There’s more in common between Air Strikes in Iraq and Casual sex than you’d think

By Stewart Webb

This is one of those headlines you probably won’t find attached to any of a number of trite LinkedIn articles flying around the Internet: “How casual sex taught me the dangers of isolated air power application in fledgling military campaigns.” Catchy, I know. Why, you may ask? Both are, well, complex situations.

U.S. Air Force General Michael Hayden (also former director of both the CIA and the National Security Agency) agrees. General Hayden told American media that “The reliance on air power has all of the attraction of casual sex: It seems to offer gratification but with very little commitment.”

The first rule that applies to either situation is prepare yourself. You are going out and want to look and act your best. Canada’s first step was to send soldiers from the Canadian Special Operations Regiment (CSOR) to train members of the Iraqi army and Iraqi Kurdish peshmerga militia forces in the finer secrets of calling in close air support. An admirable start as Russia is starting to deliver new Su-25 fighter jets and Mi-25 attack helicopters as part of the defence deal they signed in 2012.

Canada sent a contingent six CF-18s, two Aurora surveillance aircraft, a Polaris refuelling plane and about 600 Canadian Armed Forces personnel to Iraq to aid U.S. efforts to combat the Islamic State of Iraq and al-Sham (ISIS). The motion snuck through Parliament by a mere 23 votes.
Canada’s commitment is similar to that of our Australian and Dutch allies. However, the Dutch scaled back their initial involvement of 10 F-16s to just six fighter aircraft given the state of their F-16 fleet. The Australians, on the other hand, committed eight new warplanes, including six of its new F/A-18F Super Hornets they bought as a stop-gap measure until the F-35 is ready. This is something the Harper government has not considered.

Which brings us to this casual sex scenario: One goes to the bar and looks around the room and there are attractive targets everywhere, or so it seems. You meet one person who has an irritating voice or mentions a significant other back home. You are soon disappointed to realize that there aren’t many potential targets. At the time of writing this, few ISIS targets have presented themselves in Iraq and follows suit with this simile.

Australia’s first combat mission resulted in finding nothing. Britain destroyed two vehicles in its second round of air strikes and the Dutch destroyed ISIS vehicles that were attacking Kurdish peshmergas with three bombs.

It seems that Canada’s CF-18 commitment has more to do with freeing up willing aircraft to launch air strikes in Syria than it does with hitting ISIS where it hurts.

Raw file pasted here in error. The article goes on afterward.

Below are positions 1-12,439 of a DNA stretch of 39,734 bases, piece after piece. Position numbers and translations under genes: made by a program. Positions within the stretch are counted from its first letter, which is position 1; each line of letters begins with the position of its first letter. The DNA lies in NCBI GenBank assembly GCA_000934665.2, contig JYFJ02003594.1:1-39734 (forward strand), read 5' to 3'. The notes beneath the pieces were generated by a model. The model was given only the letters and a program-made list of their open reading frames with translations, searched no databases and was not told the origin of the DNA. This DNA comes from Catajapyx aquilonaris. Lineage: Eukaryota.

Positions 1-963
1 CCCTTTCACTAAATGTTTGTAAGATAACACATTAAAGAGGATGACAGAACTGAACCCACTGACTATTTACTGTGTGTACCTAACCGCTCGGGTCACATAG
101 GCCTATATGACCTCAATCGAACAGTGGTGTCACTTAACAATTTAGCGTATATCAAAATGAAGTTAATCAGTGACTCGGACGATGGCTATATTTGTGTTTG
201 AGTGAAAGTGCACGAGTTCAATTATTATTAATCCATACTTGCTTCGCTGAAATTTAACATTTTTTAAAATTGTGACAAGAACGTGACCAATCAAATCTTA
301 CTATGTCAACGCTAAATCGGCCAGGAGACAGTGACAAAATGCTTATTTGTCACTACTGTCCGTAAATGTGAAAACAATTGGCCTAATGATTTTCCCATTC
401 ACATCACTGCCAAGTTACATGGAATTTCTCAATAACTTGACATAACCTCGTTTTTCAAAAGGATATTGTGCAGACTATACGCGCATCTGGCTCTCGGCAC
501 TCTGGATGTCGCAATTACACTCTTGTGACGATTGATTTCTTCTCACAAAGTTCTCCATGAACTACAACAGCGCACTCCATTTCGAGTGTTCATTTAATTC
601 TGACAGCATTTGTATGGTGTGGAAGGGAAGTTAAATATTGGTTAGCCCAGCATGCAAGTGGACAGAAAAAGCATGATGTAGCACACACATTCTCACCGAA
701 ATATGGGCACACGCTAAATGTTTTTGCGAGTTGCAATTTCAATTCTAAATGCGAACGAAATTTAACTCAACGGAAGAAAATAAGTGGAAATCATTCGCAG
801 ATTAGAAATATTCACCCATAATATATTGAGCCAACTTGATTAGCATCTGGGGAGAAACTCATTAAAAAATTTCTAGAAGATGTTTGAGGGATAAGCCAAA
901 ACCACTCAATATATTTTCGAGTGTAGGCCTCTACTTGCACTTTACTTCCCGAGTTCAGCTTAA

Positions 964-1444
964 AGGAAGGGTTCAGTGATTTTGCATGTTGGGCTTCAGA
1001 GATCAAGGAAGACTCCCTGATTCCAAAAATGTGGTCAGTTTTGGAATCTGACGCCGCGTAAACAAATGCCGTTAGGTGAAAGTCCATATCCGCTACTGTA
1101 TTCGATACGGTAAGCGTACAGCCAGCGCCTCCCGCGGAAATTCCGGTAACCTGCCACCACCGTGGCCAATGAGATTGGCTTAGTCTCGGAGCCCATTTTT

Conducting air strikes alone is like being the outspoken guy at the bar, making a lot of noise and generating attention for himself. With this strategy, you run the risk of being drawn in and trapped in a relationship after a one-night stand. It is doubtful that Canada will deploy ground troops to Iraq to fulfil an active combat role against ISIS. That role belongs solely to the Iraqi Army and the Kurdish peshmergas to the north.

Unfortunately, this is only half of the problem as ISIS also controls parts of Syria. At the moment, a plan is still being discussed and debated about the Syrian question. The U.S. has developed a plan to train moderate Syrian rebels, but has shown admirable restraint. The training of the moderate Syrian rebels might also constitute an act of regime change, as the rebels would continue their offensive against Assad-government forces.

This policy might become a hangover for the U.S. and its coalition allies. The arming of the various Kurdish militias has also raised criticism from some commentators and the Turkish government. It has raised concerns that those armaments given to the Iraqi Kurds to fend off ISIS will fall into the hands of the Kurdistan Workers’ Party (PKK) — a group with which the Turkish government has fought a 30-year insurgency.

Another issue that should be raised is the future of ISIS after the bombs are dropped. If the Iraqi Army and Kurdish peshmergas can squeeze ISIS out of Iraq, what future does ISIS have?

It is becoming clear that various militant groups in North Africa, including al-Qaeda in the Islamic Maghreb (AQIM), are fracturing along ISIS/anti-ISIS lines. If ISIS becomes cornered, it may try to branch out to approachable splinter groups. Algerian security services are already apprehensive about Algerian fighters returning to the region. Armed with battlefield experience, training, and being part of a group that declared its own caliphate might breed a more formidable foe.

Which brings us to the last part of a casual hook up — waking up and rolling over completely overwhelmed with regret from the night before. A lot more needs to be done or we may roll over and regret our decisions. ISIS may branch out to North Africa and take advantage of the deteriorating situation in Libya and the greater Maghreb. Kurdish separatists may continue their fight for independence and disrupt what is left of the region’s stability.

There are a lot of variables and we should be taking precautionary measures or we could find ourselves on a second date.